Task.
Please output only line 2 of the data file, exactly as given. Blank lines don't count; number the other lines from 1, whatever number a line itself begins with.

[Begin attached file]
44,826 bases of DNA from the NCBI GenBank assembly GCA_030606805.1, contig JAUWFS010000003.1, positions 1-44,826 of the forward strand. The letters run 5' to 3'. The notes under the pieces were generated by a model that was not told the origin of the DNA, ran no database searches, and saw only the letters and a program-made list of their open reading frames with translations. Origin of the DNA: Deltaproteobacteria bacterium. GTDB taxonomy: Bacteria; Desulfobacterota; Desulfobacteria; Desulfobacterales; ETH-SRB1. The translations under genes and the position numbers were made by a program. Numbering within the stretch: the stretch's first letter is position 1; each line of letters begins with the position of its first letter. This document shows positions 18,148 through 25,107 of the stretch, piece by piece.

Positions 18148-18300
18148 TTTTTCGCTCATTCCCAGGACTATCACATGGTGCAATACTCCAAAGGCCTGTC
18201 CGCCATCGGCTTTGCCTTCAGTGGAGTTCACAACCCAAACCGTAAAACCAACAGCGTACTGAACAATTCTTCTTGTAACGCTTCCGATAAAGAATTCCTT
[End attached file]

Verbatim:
Positions 18148-18300